ANN ARBOR—Consumer confidence improved in February due to more positive signs of expanding employment, according to University of Michigan economist Richard Curtin, director of the Thomson Reuters/University of Michigan Surveys of Consumers.
The surveys, conducted by the U-M Institute for Social Research, have been monitoring consumer attitudes and expectations for more than 60 years.
"Expected job gains have partially offset concerns about higher payroll taxes and the impending reduction in federal spending," Curtin said. "Unfortunately, those expected job gains will be harder to actually accomplish given that the economy faces weakened consumer demand due to lower take-home pay as well as reduced federal spending and employment.
"Consumers find the political blame-game for policy inaction a very unsatisfactory substitute for a compromise that could improve economic conditions in the near term as well as over the longer term."
When consumers were asked to describe in their own words what economic developments they had recently heard, net job gains were much more commonly reported in February than any time since last May. The improvement in job prospects was due to a slight uptick in prospects for the national economy.
Consumers are still dismayed about the state of government economic policies, with one-in-four spontaneously mentioning some negative aspect, Curtin says. Overall confidence in government economic policies remained near its all-time low, with just 15 percent of consumers saying that the Obama administration and Congress were doing a good job.
“Consumer confidence continued to improve in February due to expected gains in employment. These expected job gains have partially offset concerns about higher payroll taxes and the impending reduction in federal spending. Unfortunately, those expected job gains will be harder to actually accomplish given that the economy faces weakened consumer demand due to lower take-home pay as well as reduced federal spending and employment. Consumers find the political blame-game for policy inaction a very unsatisfactory substitute for a compromise that could improve economic conditions in the near term as well as over the longer term.”
Expected Income Growth Troublesome
The persistent gloom expressed by consumers involves their evaluations of their personal finances. Less than a third of all households expected their finances to improve during the year ahead. Half of all households did not anticipate any increase in their incomes during the year ahead in February as they have in all but two monthly surveys over the past four years. Although inflation has remained low, half of all households expected declines in their inflation-adjusted incomes during the year ahead.
Interest-Sensitive Purchases Expected to Improve
Sales of interest-sensitive goods such as homes and vehicles will continue to rise during the year ahead, especially among upper income households. The housing market continues to benefit from anticipated gains in future home prices. Indeed, homeowners reported in the February 2013 survey the most favorable expected annual trends in home values since late 2007.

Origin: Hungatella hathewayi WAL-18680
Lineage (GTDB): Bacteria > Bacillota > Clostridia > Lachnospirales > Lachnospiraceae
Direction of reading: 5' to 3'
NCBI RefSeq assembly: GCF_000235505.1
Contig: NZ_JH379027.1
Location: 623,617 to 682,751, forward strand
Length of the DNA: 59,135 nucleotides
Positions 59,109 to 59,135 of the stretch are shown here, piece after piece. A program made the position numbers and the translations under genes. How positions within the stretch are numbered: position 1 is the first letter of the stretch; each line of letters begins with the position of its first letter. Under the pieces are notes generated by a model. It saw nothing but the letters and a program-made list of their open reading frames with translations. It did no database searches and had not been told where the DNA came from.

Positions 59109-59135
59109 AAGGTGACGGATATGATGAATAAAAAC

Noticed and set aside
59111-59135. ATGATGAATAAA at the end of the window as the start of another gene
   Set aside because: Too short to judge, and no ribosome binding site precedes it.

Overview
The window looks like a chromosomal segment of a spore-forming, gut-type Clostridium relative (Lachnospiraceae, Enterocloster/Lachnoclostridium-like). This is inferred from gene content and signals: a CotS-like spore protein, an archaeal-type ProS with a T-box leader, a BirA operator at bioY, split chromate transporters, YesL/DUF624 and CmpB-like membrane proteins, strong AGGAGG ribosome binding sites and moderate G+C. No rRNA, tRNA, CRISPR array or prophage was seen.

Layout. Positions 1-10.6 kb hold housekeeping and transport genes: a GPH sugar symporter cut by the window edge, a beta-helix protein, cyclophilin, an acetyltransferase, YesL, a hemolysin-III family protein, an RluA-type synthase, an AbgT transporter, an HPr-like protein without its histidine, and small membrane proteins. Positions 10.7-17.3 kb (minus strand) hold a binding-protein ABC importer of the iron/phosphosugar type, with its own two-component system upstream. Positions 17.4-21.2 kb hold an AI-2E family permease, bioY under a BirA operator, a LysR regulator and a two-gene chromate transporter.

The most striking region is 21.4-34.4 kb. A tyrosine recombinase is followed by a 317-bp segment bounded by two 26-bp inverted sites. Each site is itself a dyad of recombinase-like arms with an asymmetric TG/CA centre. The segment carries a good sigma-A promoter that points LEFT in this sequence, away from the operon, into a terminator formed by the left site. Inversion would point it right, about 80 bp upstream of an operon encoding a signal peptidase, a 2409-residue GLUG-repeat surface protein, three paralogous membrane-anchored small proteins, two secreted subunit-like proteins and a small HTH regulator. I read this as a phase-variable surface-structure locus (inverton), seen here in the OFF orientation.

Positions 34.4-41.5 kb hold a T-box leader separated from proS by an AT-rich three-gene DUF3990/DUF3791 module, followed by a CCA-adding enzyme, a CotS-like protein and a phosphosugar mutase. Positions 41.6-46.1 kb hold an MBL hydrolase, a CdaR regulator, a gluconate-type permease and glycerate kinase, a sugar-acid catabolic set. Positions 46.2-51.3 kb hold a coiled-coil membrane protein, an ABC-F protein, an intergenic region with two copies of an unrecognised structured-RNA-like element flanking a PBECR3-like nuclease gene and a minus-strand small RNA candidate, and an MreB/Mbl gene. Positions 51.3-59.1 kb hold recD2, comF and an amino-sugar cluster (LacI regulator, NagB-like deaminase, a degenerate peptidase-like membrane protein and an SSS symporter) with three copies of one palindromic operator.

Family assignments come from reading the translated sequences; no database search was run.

Consumer Sentiment Index
The Sentiment Index was 77.6 in the February 2013 survey, up from 73.8 in January and above last February's reading of 75.3. The Expectations Index was 70.2 in February, up from 66.6 in January and nearly identical to last year's 70.3. The Current Economic Conditions Index rose to 89.0 in February, up from 85.0 in January and 83.0 in last February's survey.
About the survey
The Surveys of Consumers is a rotating panel survey based on a nationally representative sample that gives each household in the coterminous U.S. an equal probability of being selected. Interviews are conducted throughout the month by telephone. The minimum monthly change required for significance at the 95-percent level in the Sentiment Index is 4.8 points; for Current and Expectations Index the minimum is 6.0 points. For more information, visit the Surveys of Consumers website at http://press.sca.isr.umich.edu.
Established in 1949, the University of Michigan Institute for Social Research (ISR) is the world's largest academic social science survey and research organization, and a world leader in developing and applying social science methodology, and in educating researchers and students from around the world. ISR conducts some of the most widely-cited studies in the nation, including the Thomson Reuters/University of Michigan Surveys of Consumers, the American National Election Studies, the Monitoring the Future Study, the Panel Study of Income Dynamics, the Health and Retirement Study, the Columbia County Longitudinal Study and the National Survey of Black Americans. ISR researchers also collaborate with social scientists in more than 60 nations on the World Values Surveys and other projects, and the Institute has established formal ties with universities in Poland, China, and South Africa. ISR is also home to the Inter-University Consortium for Political and Social Research (ICPSR), the world's largest digital social science data archive. Visit the ISR Web site at http://www.isr.umich.edu for more information.